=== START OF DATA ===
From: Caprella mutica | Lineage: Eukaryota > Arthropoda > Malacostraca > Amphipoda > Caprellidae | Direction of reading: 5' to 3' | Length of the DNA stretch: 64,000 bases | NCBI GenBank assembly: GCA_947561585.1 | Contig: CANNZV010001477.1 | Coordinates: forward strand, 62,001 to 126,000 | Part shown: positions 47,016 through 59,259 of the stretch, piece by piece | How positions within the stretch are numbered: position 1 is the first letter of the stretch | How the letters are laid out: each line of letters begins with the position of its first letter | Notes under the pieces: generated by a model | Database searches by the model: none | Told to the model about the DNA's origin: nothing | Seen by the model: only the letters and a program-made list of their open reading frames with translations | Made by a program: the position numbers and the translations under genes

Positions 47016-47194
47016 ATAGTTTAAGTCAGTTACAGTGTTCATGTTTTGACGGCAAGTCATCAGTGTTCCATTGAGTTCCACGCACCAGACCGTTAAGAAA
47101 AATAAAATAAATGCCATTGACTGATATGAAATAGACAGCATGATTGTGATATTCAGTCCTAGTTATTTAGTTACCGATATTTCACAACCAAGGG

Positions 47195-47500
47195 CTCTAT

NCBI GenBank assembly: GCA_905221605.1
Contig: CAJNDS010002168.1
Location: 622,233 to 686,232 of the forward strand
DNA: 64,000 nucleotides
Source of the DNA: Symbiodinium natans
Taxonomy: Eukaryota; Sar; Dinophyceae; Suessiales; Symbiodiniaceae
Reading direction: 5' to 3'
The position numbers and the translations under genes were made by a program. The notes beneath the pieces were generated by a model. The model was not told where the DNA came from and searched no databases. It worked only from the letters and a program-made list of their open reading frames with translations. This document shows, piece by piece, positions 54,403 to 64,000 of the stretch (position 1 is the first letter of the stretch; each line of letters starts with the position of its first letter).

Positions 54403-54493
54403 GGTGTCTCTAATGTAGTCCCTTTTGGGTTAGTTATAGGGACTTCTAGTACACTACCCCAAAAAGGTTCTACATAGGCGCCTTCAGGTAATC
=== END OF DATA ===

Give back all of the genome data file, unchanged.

From: Caprella mutica | Lineage: Eukaryota > Arthropoda > Malacostraca > Amphipoda > Caprellidae | Direction of reading: 5' to 3' | Length of the DNA stretch: 64,000 bases | NCBI GenBank assembly: GCA_947561585.1 | Contig: CANNZV010001477.1 | Coordinates: forward strand, 62,001 to 126,000 | Part shown: positions 47,016 through 59,259 of the stretch, piece by piece | How positions within the stretch are numbered: position 1 is the first letter of the stretch | How the letters are laid out: each line of letters begins with the position of its first letter | Notes under the pieces: generated by a model | Database searches by the model: none | Told to the model about the DNA's origin: nothing | Seen by the model: only the letters and a program-made list of their open reading frames with translations | Made by a program: the position numbers and the translations under genes

Positions 47016-47194
47016 ATAGTTTAAGTCAGTTACAGTGTTCATGTTTTGACGGCAAGTCATCAGTGTTCCATTGAGTTCCACGCACCAGACCGTTAAGAAA
47101 AATAAAATAAATGCCATTGACTGATATGAAATAGACAGCATGATTGTGATATTCAGTCCTAGTTATTTAGTTACCGATATTTCACAACCAAGGG

Positions 47195-47500
47195 CTCTAT

NCBI GenBank assembly: GCA_905221605.1
Contig: CAJNDS010002168.1
Location: 622,233 to 686,232 of the forward strand
DNA: 64,000 nucleotides
Source of the DNA: Symbiodinium natans
Taxonomy: Eukaryota; Sar; Dinophyceae; Suessiales; Symbiodiniaceae
Reading direction: 5' to 3'
The position numbers and the translations under genes were made by a program. The notes beneath the pieces were generated by a model. The model was not told where the DNA came from and searched no databases. It worked only from the letters and a program-made list of their open reading frames with translations. This document shows, piece by piece, positions 54,403 to 64,000 of the stretch (position 1 is the first letter of the stretch; each line of letters starts with the position of its first letter).

Positions 54403-54493
54403 GGTGTCTCTAATGTAGTCCCTTTTGGGTTAGTTATAGGGACTTCTAGTACACTACCCCAAAAAGGTTCTACATAGGCGCCTTCAGGTAATC